Perhaps cloned meat will fly off the shelves, but I wouldn't put my money on it!

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    Madhawi

    Speaking from the perspective of a third world country, I'm sure they will. The most important deciding facts are the price and taste. Campaigns on the by-effects of hormones are mostly to the ears of deaf. Although consumers are becoming more aware on consuming biotech manipulated food, the actual process of changing their habits is very slow.

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    Mike Spandern, FeedConcepts

    The question is wrong. It will not be a Yes or No. The Technology is there and it will be used. Consumers will now have to determine under which conditions they are willing to accept and pay for it. Then producers will have to decide if it is profitable and if cloning makes sense at all.

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    SteveKDC

    The notion that a genetic twin of an animal would somehow carry a food safety threat unknown in the donor animal is unfounded. The word "clone" conjures images of science fiction, but by going to "clonesafety.org" you can see the animals, you read the research, and you can learn the facts about the myriad benefits cloning brings, from the safety and sustainability of cloning the "rock stars" of the barnyard, to finding and replicating animals heretofore unable to live in certain climates to the breeding of the best and healthiest animals that will allow us to move away from certain inputs. It's unfortunate we've become so cynical that when just about every scientist on the planet declares a technology safe, we cringe. We need to get over our fear of food and embrace those technologies that allow us to feed a hungry planet as effiently and abundantly as we do.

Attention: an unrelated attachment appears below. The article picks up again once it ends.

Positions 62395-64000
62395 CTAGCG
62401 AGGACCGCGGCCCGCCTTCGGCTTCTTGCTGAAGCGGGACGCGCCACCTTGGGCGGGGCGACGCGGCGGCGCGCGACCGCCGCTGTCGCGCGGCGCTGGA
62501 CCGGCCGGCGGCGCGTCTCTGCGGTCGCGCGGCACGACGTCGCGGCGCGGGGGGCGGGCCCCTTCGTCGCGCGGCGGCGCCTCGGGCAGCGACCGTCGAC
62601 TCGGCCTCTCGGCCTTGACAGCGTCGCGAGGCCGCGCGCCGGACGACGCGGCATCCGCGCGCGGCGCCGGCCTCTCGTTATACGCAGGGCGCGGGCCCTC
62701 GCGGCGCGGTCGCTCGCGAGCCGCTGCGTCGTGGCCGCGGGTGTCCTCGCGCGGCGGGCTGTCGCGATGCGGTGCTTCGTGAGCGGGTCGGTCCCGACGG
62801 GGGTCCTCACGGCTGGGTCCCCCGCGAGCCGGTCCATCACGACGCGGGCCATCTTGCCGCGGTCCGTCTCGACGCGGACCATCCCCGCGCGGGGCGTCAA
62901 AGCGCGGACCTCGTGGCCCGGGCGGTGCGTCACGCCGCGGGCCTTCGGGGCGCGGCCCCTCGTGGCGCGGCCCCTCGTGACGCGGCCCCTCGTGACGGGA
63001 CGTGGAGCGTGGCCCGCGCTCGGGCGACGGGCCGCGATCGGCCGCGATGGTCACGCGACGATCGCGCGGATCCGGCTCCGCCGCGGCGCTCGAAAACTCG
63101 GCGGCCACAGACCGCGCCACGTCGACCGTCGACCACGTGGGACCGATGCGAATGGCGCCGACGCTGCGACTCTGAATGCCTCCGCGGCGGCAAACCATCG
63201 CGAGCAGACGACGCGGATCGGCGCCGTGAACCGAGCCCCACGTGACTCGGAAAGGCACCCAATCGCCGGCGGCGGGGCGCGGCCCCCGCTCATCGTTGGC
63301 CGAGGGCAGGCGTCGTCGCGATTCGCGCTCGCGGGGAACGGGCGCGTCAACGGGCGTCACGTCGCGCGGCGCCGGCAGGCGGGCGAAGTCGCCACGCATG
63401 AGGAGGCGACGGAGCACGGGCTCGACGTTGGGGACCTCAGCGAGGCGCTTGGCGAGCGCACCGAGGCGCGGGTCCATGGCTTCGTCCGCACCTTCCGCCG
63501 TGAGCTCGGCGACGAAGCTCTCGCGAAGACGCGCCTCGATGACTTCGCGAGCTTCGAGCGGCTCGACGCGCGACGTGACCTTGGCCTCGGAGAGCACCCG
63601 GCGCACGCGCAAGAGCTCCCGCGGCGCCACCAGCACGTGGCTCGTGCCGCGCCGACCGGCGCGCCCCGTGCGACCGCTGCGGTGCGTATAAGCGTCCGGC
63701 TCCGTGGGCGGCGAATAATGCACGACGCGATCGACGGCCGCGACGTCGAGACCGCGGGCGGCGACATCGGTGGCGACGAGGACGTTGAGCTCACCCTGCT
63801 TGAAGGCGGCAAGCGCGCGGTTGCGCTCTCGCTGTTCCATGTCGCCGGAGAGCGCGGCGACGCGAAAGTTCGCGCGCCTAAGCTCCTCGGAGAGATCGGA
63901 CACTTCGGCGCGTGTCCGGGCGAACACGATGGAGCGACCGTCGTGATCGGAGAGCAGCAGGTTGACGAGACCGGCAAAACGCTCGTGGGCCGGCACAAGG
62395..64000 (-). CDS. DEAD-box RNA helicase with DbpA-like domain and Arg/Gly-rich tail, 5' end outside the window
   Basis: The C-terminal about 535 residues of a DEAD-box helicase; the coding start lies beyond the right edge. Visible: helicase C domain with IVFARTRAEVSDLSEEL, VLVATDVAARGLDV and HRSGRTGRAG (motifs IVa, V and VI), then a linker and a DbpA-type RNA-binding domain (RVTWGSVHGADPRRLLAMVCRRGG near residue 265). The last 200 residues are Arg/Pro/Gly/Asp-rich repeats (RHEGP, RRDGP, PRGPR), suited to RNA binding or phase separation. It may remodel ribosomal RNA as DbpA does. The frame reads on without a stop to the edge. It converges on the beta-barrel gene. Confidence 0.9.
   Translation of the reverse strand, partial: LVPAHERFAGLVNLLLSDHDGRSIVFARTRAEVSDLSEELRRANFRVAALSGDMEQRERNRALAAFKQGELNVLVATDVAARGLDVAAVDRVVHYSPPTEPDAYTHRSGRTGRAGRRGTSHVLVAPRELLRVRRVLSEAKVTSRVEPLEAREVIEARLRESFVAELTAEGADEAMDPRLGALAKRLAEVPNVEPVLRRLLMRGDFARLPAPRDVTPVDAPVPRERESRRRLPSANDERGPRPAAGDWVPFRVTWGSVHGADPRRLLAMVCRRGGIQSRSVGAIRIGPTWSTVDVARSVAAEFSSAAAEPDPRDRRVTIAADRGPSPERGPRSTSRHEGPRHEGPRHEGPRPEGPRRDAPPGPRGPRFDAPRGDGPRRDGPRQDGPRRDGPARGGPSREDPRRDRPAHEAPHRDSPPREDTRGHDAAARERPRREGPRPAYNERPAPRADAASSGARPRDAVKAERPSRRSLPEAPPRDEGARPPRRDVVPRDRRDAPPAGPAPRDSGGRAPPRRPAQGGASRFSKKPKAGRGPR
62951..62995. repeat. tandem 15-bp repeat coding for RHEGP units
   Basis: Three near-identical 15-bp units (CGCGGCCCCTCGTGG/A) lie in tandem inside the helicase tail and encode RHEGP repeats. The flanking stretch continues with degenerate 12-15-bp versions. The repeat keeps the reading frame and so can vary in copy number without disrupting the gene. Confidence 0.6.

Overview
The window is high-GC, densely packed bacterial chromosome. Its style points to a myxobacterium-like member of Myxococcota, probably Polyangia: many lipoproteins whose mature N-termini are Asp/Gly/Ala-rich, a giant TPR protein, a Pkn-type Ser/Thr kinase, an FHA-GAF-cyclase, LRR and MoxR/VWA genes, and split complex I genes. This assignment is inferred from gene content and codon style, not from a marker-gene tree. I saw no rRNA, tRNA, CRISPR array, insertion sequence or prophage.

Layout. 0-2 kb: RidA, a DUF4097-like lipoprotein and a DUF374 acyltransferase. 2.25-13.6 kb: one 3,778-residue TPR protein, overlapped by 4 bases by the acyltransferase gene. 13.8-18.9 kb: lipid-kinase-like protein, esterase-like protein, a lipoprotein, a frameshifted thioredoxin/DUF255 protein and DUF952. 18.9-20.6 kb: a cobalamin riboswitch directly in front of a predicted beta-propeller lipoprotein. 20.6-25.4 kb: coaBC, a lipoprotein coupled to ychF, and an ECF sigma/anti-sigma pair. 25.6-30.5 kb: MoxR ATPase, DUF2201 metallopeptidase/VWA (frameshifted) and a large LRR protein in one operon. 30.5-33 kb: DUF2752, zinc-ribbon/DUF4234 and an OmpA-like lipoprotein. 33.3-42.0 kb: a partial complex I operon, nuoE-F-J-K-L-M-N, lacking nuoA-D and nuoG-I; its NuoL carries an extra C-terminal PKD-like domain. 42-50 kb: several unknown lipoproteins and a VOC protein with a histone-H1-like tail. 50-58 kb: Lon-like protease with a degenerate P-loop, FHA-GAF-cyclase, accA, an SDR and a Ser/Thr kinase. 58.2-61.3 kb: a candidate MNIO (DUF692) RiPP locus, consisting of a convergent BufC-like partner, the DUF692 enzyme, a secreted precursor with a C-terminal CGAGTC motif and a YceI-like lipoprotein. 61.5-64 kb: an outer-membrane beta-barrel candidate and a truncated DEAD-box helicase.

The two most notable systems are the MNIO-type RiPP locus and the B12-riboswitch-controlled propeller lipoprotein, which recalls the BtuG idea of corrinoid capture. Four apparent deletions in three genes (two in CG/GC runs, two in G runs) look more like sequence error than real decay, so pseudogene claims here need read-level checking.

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    Paul

    As far as I am concerned I prefer naturally endowed. A cloned meat, to me, is not acceptable and nociating.

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    This would greatly indanger the food supply

    If all meat stock came from one chicken, one cow, one lamb, all it would take is one virus, one bacteria to run rampant through them. There is a reason asexual animals aren't much more than slime moles.

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    David

    It would greatly endanger our food supply. There is a reason most creatures in nature are not asexual. Diversity is essential. If all chicken stock, all cow, all lambs... derive from one, then all it would take is one virus, one bacteria to wipe them out. It's bad enough that we have bred the species down so much and use such few varieties, pack them in factory farms, and pump them with antibiotics. These are not safe practices. Cloning is just the next step, in this process. We had better learn sometime soon, that this system is not sustainable. The question is not whether consumers will eat them. They will. There will be an initial outcry. The government will ban labeling, and people will forget. The question is whether it is a smart thing to do. IT IS NOT.

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    Dee Jay

    Well, from a third world perspective, it will affect us. without these we cannot have naturally.

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    Sally Johnstone

    Nobody in their right mind eats meat, why would cloned meat be any different?You must have a mental problem.